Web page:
Article number: 26.1.1R
Paul, Gregory S. 2022. The Princeton Field Guide to Mesozoic Sea Reptiles, Princeton University Press, 208 pp. ISBN: 9780691193809 (hardcover). $35.00/£30.00
The Princeton Field Guide to Mesozoic Sea Reptiles, written and illustrated by Gregory S. Paul, follows up on the earlier The Princeton Field Guide to Dinosaurs and The Princeton Field Guide to Pterosaurs. Like the earlier works, this book seeks to provide the reader with a comprehensive who’s who guide of an ancient animal group - in this case marine reptiles. Although the book can be a little sparse on detailed information about each individual species, it is a comprehensive anthology of clear skeletal illustrations of the wide array of Mesozoic sea-going reptiles. It is a solid encyclopedia that provides a wealth of information for anyone who wants to learn more about not only about Tylosaurus, but also about Placodus.
The book is broken down into two major subsections, the introductory section - consisting of an exploration into sea reptile evolutionary history and general biology - and the encyclopedia section - consisting of detailed illustrations of sea reptile skeletal anatomy.
The book’s introductory section on marine reptile evolutionary history is a unique nugget in terms of a popular science book since it gives an overview of the Mesozoic Era looking through the lens of sea reptiles rather than dinosaurs as popular paleontology books tend to do. The book certainly is thorough in covering the history of major marine reptile groups. Mosasaurs, plesiosaurs, and ichthyosaurs are of course covered, but so are lesser known marine reptile clades such as the placodontids, henodontids, and xinpusaurids.
For a work so full of illustrations otherwise, here the book runs into a mild shortcoming. As a person who is less than fully-versed in marine reptiles, particularly the lesser known clades, I found somewhat frustrating the book’s lack of illustrations in this section depicting the animals mentioned in-text. There is art here to be sure, but it tends to be large, multiple-species illustrations of a whole animal community rather than standalone depictions of lesser known animals. The whole second half of the book contains a bounty of illustrations of specific sea reptile clades, but that would involve a lot of flipping back and forth. For a book already containing so many illustrations of different marine reptiles, the lack of clarifying artwork here seemed like an odd oversight. Allow me to hedge my remarks here by saying that the specific member of the audience consuming the text matters here. Someone who is more knowledgeable in the taxonomy of the sea reptiles than myself will likely breeze through the text without issue. For a reader looking to take their first steps into learning more about Mesozoic sea reptiles, however, the lack of illustrations may prove slightly frustrating.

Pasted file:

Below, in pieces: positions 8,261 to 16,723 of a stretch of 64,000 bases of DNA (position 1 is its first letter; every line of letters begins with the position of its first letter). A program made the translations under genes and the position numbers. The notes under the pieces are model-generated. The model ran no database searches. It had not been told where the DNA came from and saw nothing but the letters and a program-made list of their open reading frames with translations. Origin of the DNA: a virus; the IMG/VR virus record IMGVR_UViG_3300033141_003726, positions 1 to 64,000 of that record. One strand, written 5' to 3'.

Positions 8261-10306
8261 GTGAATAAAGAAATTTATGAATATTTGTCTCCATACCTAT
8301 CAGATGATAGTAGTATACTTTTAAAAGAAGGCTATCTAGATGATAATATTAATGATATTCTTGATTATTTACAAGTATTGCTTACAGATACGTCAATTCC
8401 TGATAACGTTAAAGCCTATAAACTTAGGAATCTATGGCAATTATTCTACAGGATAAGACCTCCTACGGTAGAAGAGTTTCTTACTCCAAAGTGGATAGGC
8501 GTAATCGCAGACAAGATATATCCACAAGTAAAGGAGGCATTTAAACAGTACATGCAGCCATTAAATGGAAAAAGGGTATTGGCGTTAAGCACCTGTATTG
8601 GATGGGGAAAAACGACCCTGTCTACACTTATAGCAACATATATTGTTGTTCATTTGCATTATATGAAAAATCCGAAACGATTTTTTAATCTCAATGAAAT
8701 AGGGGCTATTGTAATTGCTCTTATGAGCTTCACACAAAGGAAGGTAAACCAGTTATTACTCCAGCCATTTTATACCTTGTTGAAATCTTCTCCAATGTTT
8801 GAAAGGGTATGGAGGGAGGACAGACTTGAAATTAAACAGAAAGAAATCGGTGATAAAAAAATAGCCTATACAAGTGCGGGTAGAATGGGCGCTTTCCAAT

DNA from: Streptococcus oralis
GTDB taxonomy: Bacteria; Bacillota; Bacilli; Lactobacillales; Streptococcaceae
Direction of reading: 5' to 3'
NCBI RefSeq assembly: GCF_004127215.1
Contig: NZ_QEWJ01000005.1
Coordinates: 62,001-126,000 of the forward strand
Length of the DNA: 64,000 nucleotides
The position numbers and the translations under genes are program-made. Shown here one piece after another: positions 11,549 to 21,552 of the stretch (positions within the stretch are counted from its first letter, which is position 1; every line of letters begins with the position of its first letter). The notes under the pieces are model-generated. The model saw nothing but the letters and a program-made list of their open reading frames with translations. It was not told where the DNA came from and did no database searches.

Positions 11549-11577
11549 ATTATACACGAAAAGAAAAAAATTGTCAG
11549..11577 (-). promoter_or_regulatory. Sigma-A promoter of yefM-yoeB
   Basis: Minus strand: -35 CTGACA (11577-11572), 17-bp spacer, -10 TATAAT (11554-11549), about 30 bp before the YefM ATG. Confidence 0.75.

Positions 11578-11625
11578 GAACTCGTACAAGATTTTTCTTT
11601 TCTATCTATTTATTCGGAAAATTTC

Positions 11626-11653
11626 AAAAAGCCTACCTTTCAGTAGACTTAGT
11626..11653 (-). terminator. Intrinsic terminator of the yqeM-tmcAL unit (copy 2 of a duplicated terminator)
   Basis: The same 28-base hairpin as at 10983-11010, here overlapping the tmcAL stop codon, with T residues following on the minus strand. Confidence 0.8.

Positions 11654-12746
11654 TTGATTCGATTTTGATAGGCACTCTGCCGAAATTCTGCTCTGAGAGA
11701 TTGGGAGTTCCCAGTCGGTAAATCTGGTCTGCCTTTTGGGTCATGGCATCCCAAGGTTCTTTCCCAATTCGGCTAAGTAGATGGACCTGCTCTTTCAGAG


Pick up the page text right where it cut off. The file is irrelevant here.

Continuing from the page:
The Princeton Field Guide to Mesozoic Sea Reptiles is a true popular science book in the sense that the text hits the sweet spot between being technical enough to satisfy academics but accessible enough that is not out of reach to paleo-interested members of the general public.
The second part of the book is the encyclopedia portion. This section contains entries for 435 sea reptile species organized taxonomically (an index at the end of the book allows one to look up animals alphabetically). Each entry contains a series of vital statistics akin to those found in previous books in the “Princeton Field Guide” series such as time period, length, habitat, completeness of the fossil record, and identifying characteristics. Most of these entries consist of short little blurbs of text highlighting these facts, but some contain additional information in the form of “Notes” that give extra details about the animal’s life such as which other reptiles it shared its environment with or details about its taxonomy. Many, but not all entries also have an accompanying illustration depicting either a life reconstruction or a skeletal illustration of the animal. These “skeletals” often depict the whole skeleton from a lateral view, but (depending on the unique anatomy of the animal in question) sometimes depict the creature from above or depict the skull only.
The main stars of the show in this book and others in the series are the skeletal illustrations. In the age of the internet where so much information and art are readily available at one’s fingertips, one might be forgiven for momentarily underestimating the sheer scope of the art presented here. Even on the internet, could one really hope to find a high-quality skeletal illustration of a Xinpusaurus and one achieved with the expertise of an artist who has been practicing the craft for as long as Gregory Paul? Such illustrations are a wonderful resource for those without ready access to a natural history museum.
The Princeton’s Field Guide to Mesozoic Sea Reptiles is a solid popular science book that will appeal to a broad, paleontology-interested audience. While there are places where one wishes the book was a little more generous with information or clarifying illustrations, the work is comprehensive in terms of the sheer number of species referenced. Readers interested in a sweeping overview of ancient sea reptiles as well as those that take joy in taking in facts about ancient animals will get a lot out of this title. Additionally, the detailed illustrations of all sorts of extinct marine reptiles will appeal to artists and readers seeking to visualize the shapes and sizes of prehistoric life. It serves as an excellent reference book and as a fun book to spend an afternoon “diving in”.